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'How did you get rid of my mom?' asks Dev Patel whenever director Danny Boyle [Images] talks of separating him from his mother Anita Patel, temporarily though when Slumdog Millionaire [Images] was shot in Mumbai [Images] for over six months.
Boyle often looks, as he did at the New York premiere of the film, at producer Christian Colson. But Colson won't give out the secret.
"I really want to know how they managed it," says mama's boy who owes his first role in the TV series Skins to his mother. "My mother saw an advert for the Skins in a local paper (in London [Images]). I had a science exam but she said I could study for it on the way to the audition.'
Little did she know that he would be seen partly naked, drinking and having fun with girls in the hit series. Even then she was not put off. Like she told Evening Standard newspaper in London recently: 'He wasn't just a good kid at home eating chapattis... Even now British Asians come up to me and say: 'You're a legend for doing that'."
Boyle says keeping the mother away meant giving Dev, the London-raised actor who was 17 when he was cast in the film over a year ago, a chance to be his own person.
"We thought he won't be able to carry on the romantic scenes if his mother were around," Boyle said.
He discussed the issue in the 'Shooting Script' of the hit film which has been just published by Newmarket Press in America.
Slumdog is currently No 5 film in America, having jumped from 11th position, thanks to the 4 Golden Globes it won. It has grossed a healthy $35 million in North America, and $2.75 million in its first three days in the United Kingdom, not to forget the $3 million taken in Italy [Images].
'It's amazing to look at him (Dev) now at the press junkets," noted Boyle, whose 18-year-old daughter had brought Dev his attention. 'Dev looks so handsome, they (Fox Searchlight) dress him up a little bit but he was a kid, you know?'
When Dev did four or five auditions, Boyle says he was quite impressed and yet felt the actor wasn't giving his best. And that was because, Boyle suspects, his mother came for every single audition, 'I thought, how are we going to get rid of his mom? Serious romantic lead and he's got his mom attached to him.'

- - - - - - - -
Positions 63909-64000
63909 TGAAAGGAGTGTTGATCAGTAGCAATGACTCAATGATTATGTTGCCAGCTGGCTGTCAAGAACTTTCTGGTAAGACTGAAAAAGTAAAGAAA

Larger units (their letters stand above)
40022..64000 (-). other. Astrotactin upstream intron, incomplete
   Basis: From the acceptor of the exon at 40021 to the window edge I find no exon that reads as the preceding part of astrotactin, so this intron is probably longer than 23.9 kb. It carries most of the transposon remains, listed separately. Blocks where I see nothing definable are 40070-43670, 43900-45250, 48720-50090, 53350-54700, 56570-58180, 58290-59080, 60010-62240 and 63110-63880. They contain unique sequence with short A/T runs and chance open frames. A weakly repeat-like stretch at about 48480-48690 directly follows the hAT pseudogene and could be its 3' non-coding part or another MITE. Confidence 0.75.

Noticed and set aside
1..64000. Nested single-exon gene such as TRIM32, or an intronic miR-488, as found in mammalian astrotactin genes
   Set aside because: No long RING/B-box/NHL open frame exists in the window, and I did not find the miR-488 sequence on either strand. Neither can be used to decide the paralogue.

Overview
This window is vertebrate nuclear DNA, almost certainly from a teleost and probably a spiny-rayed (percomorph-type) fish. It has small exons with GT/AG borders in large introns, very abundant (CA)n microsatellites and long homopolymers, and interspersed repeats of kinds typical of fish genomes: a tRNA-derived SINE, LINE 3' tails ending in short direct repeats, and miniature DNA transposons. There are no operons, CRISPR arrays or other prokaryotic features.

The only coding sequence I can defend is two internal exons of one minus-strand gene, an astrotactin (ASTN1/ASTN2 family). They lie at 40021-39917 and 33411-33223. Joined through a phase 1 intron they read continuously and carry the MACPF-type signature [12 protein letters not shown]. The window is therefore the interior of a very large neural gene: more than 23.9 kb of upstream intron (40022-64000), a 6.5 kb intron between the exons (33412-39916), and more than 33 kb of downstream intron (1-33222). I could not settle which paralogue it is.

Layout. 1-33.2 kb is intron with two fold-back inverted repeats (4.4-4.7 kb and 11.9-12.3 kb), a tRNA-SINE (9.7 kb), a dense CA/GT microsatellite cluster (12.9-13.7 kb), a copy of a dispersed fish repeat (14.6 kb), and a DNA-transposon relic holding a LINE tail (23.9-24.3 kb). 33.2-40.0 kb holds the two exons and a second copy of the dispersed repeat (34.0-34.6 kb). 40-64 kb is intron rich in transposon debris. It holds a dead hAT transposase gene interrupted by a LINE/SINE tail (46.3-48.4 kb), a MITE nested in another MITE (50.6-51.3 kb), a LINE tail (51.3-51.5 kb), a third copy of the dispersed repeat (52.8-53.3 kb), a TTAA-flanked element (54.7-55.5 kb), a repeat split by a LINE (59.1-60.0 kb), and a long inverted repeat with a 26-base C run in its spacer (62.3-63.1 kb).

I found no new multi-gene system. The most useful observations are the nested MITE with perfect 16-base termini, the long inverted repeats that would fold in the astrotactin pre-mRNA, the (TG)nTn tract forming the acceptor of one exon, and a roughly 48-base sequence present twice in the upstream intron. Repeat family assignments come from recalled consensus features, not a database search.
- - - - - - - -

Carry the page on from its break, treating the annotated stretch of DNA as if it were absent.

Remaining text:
Boyle hastily adds that she is indeed a very nice woman, 'but he couldn't say anything, so it was up to me to separate them.'
And the separation meant that nearly a month Dev spent getting to know Mumbai, its streets, its people and its chaiwalas (he plays one in the film) before the shoot started was done mostly by himself. Of course there was no mom when the actual work on the film began.
Dev readily acknowledges that it (spending a month in Mumbai) was a brilliant suggestion by Boyle who even told Dev to observe people walk in Mumbai, and how different it is from how Londoners walk.
Mrs Patel, Dev tells us, is a big Bollywood fan and admires Anil Kapoor [Images] and Irrfan Khan [Images], the two key players in the film. She got to meet Kapoor at the film's London premiere.
Mrs Patel is still running the young actor's life.
'My mum is still nagging me to make my bed,' Dev recently told the Evening Standard.
'My sister and I annoy each other. That's what keeps me grounded�It's just when I go to work I'm treated as an adult.'
Patel, who grew up in Harrow, admirers his mother, a care worker and his father Raj, an IT consultant, for the love they have given him.
But he also cares for his independence.
Boyle and Colson guard the secret. But who doesn't want to know it? Certainly Dev also wants to know. And would we be surprised if Anita Patel also wants to know it?
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